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In my experience this clincher with a latex tube felt very close to its tubular version.

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PostPosted: Thu May 19, 2011 11:20 am 
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Hi,

I'd doubt anyone would notice the difference in a blind test.
Yet, latex inner tubes have their disadvantages when used with clinchers.

@Murphs: Heat would accelerate the outgassing of the solvents. Other than that, I wouldn't know.

Ciao, ;)

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PostPosted: Thu May 19, 2011 2:38 pm 
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Location: Canada
kgt wrote:
In my experience this clincher with a latex tube felt very close to its tubular version.



+1

I run Extreme Tubular and Corsa clinchers with latex tube and the difference is very small.

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PostPosted: Thu May 19, 2011 3:08 pm 
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@kgt, @fdegrove and @Robroyski:

I was expecting a big difference between the Corsas and the Carbons. At least to justify the higher maintainance and costs of the Carbons. I was expecting a much better cornering so say the least.

Why is it that the Corsa corners and offers the same comfort/ride quality of the Carbons?

The only real difference is the wheel then. You can buy top of the range super light full carbon wheels and mount Carbons, whereas with the Corsa you are bound to have those additional 300 grams of rotating mass being clinchers (compared to their tubular version).

If the ride quality/cornering is almost the same, I can see two clear advantages of the Carbons over the Corsa:

1. Safety. If properly glued, a tubular is safer than a clincher. It won't explode, it will still be rideable for a few hundred meters until you can safely stop if you puncture. The tyre won't come off the rim exposing carbon or alu if you puncture.

2. Lack of pinch flats. Again, this can be seen as safety. You can go faster over bumps because there are no pinch flats too.

Am I missing something here?


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PostPosted: Thu May 19, 2011 3:23 pm 
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Location: Athens, Greece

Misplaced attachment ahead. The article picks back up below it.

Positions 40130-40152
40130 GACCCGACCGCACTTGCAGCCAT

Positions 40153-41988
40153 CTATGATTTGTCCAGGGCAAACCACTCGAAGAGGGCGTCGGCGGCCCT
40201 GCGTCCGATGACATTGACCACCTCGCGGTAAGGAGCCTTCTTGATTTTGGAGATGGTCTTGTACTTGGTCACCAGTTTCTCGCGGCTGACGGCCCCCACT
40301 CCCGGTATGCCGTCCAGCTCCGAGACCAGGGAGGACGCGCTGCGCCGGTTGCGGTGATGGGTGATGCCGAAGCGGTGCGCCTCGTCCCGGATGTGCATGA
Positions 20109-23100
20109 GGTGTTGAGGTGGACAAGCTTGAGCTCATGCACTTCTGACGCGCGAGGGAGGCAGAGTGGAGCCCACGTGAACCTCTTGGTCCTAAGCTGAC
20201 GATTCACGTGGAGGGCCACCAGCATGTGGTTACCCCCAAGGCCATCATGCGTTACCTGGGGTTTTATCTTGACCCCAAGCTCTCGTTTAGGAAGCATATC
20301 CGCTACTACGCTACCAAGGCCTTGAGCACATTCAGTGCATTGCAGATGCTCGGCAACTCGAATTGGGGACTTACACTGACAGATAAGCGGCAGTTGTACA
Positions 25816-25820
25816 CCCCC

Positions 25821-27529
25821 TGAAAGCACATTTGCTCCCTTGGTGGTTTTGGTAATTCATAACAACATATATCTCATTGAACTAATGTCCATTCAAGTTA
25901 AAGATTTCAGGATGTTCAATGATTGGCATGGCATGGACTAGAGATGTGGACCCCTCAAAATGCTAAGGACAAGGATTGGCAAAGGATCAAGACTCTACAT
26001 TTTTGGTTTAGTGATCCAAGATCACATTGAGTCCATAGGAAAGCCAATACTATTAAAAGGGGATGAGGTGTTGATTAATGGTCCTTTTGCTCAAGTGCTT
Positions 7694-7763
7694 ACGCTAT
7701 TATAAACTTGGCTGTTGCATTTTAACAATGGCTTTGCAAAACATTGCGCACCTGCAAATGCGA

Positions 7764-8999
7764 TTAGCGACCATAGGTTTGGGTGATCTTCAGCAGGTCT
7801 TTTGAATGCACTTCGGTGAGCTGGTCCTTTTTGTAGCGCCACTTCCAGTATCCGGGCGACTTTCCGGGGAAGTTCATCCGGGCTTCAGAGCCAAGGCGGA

I think you 're right. Just think the Corsa and the Carbon as the same tire. The Carbon is just more expensive since it is a tubular. But if you add the price of a good latex tube to your Corsa then the price difference is not that great. Maintainance is theoretically the same. Same durability, mileage etc. etc. In my experience with tubulars both points 1. and 2. are correct. I would add as point 3. the fact tubular wheels are usually better than clincher. No, if you want to keep clincher wheels then a good open tubular such as Veloflex Corsa will give you about 95% of the ride quality of a good tubular.

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PostPosted: Thu May 19, 2011 3:49 pm 
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Location: South of the Republic of Boulder.
parajba wrote:
If the ride quality/cornering is almost the same, I can see two clear advantages of the Carbons over the Corsa:

1. Safety. If properly glued, a tubular is safer than a clincher. It won't explode, it will still be rideable for a few hundred meters until you can safely stop if you puncture. The tyre won't come off the rim exposing carbon or alu if you puncture.

2. Lack of pinch flats. Again, this can be seen as safety. You can go faster over bumps because there are no pinch flats too.



This may be off-topic, but are pinch flats really an issue with clinchers used on the road at roughly 100-110 psi? In my experience they would seem to be a very rare occurrence on road, especially in the U.S., where roads are generally good.

When I flat, I always check my tire for thorns or other sharp objects on the tire that caused the flat (so I do not re-flat when the same sharp object pierces the newly installed tube). Almost invariably I can find the source of the flat being a sharp object that punctured the tube. Accordingly, I can't say that I ever really "pinch-flat." Are pinch flats the stuff of urban legend?

Similarly, as a general rule, I can't say that tubulars behave all that differently from clinchers as they deflate. And neither are safe to ride on when flat. Are these more urban legends or are we, at the least, talking about very rare exceptions, so as to be not worth much consideration in the tubular vs. clincher debate?


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Posted: Thu May 19, 2011 3:49 pm 


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PostPosted: Thu May 19, 2011 3:59 pm 
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Quote:
This may be off-topic, but are pinch flats really an issue with clinchers used on the road at roughly 100-110 psi?

I effectively never get them, but I always run my tyres at highish pressure (115psi or more) and I am only 63kg. I also check my pressure before every ride.

I think it's an issue with heavy riders and lower pressures.